Climate & Clean Energy
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#5: Is climate action worth getting kicked out of Congress?

Published on
June 21, 2022
Show notes

In Episode 5, Quinn and Brian conclude (for now!) their conversations with conservative climate activists, asking: Is climate action worth getting kicked out of Congress? Uniquely qualified to answer is former Congressperson Bob Inglis of South Carolina. Bob’s the founder of, a small government, free-enterprise, "we need to save the world" climate action group. Hear how he’s trying to move the (very heavy) GOP needle, and what could possibly persuade current conservatives to risk their seat to save the planet.  Also discussed: sailing, Brian running a marathon vs. Bob, ill-timed construction, and angry juice cleanses.  Want to send us feedback? Tweet us, email us, or leave us a voice message! Links:  Bob Inglis on Twitter Bob’s TED talk Alfred Coffee Quinn Emmett on Twitter Brian Colbert Kennedy on Twitter Intro/outro by Tim Blane Subscribe to our newsletter at! Like and share us on Facebook! Check us on Instagram! Follow us on Twitter! Pin us on Pinterest! Tumble us or whatever the hell you do on Tumblr! Ok that’s enough good lord


Quinn: Welcome to Important, Not Important. My name is Quinn Emmett.

Brian: And my name is Brian Colbert Kennedy.

Quinn: And today's topic is how do we get Republican office holders over the fear of losing their seat when standing up for climate action, or something like that, because Bob Inglis did it.

Brian: And he got voted out. Right? Which doesn't help or I don't know, maybe it does help. That was over six years ago now, and things are different. And the clock is still ticking. Cities like Houston getting pummeled. California is burning, just burning up.

Quinn: It's like 86 degrees today.

Brian: And we're literally at the start of this all.

Quinn: Right. So this is the second in our little trilogy of conversations with conservative climate activists. And you might be asking yourself, you're a couple progressive assholes, why are you talking to them? Why are these conversations and these specific people so vital? And it's because we won the easy battle, guys. You and all your friends, us and all our friends ... I mean, my friends and Brian. There's no more liberals to convince. Getting conservatives on board whether they hold office or not. Meeting them in the middle, and this is the hard part, we have to be very strategic in how we approach them, how we frame the case for action. And we have to be much more comfortable with the means that justify the end. The end being radical action that saves the planet, of course.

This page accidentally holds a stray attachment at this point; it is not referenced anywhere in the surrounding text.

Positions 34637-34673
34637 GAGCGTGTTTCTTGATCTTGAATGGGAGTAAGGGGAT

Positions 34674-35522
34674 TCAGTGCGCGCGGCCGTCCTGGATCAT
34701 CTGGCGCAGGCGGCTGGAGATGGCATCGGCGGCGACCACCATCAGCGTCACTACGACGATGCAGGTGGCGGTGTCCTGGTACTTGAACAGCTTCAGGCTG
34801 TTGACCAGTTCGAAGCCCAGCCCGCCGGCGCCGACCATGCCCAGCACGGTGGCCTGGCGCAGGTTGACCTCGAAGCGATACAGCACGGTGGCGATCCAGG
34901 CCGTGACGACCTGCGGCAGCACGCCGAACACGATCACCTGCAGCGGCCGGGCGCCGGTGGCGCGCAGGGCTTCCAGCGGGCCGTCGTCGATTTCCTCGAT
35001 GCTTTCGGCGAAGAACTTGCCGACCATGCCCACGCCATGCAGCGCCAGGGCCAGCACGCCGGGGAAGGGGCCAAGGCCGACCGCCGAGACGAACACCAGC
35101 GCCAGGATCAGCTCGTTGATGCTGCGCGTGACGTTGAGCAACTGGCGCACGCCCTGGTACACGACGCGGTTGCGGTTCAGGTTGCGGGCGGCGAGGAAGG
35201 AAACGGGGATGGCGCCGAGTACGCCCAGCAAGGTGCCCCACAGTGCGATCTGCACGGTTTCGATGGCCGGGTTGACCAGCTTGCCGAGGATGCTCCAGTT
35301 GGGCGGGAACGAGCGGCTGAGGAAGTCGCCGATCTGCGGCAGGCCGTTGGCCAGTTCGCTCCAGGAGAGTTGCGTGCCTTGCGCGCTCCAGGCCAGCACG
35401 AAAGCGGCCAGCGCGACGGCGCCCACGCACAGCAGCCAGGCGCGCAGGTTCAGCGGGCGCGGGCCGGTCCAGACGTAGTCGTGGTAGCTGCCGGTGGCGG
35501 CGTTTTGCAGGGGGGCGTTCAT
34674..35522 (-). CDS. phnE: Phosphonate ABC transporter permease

Quinn: But, if we do get them, Brian, I mean, technically if we win back the Senate and the House and get enough of them to make change, well, then we're in business and we've got a shot at this thing.

Brian: And honestly, whatever the hell gets us there at this point.

Quinn: And that should be the mantra, right?

Brian: Yes.

Quinn: We have to be more comfortable with a compromise on the means to get there. We need these folks. And most of them are actually good folks. We might disagree on quite a number of other platforms, but there's actually a number of really attractive places to meet in the middle, where they are, and where they've always been.

Brian: Our guest today is congressman. He's a congressman.

Quinn: Former.

Brian: Oh yeah, that's right, he's a former congressman.

Quinn: The whole thing. He got voted out because ...

Brian: We just talked about this.

Quinn: Yep.

Brian: His name is Bob Inglis. He's the founder of Republic EN. If you haven't heard of that, check it out, we talk about it a ton in this episode. He's walking the walk, man. And he's been walking the walk for a long time, and he's still at it. He's got some really good ideas for how we can-

Quinn: Great ideas.

Brian: ... each get some conversations going with the people who believe in free enterprise and smaller government.

Quinn: Right? Like crazy Uncle Bob. 

Brian: Crazy Uncle Bob is still there. He won't shut up.

Quinn: You know what else won't shut up, Brian?

Brian: Uh.

Quinn: The fucking construction downstairs.

Brian: Yeah. We have construction in this building right now.

Quinn: It seems like they are past the infrastructure part and they're onto ... well, were doing dry wall, which was fine. I don't understand what's happening down there now. It's as if ... I thought if you held a drill, if you ran it for too long, it would basically ignite in your hand. It seems as though this one has been going since, I don't know, yesterday?

Brian: Maybe they have futuristic special power drills that don't explode.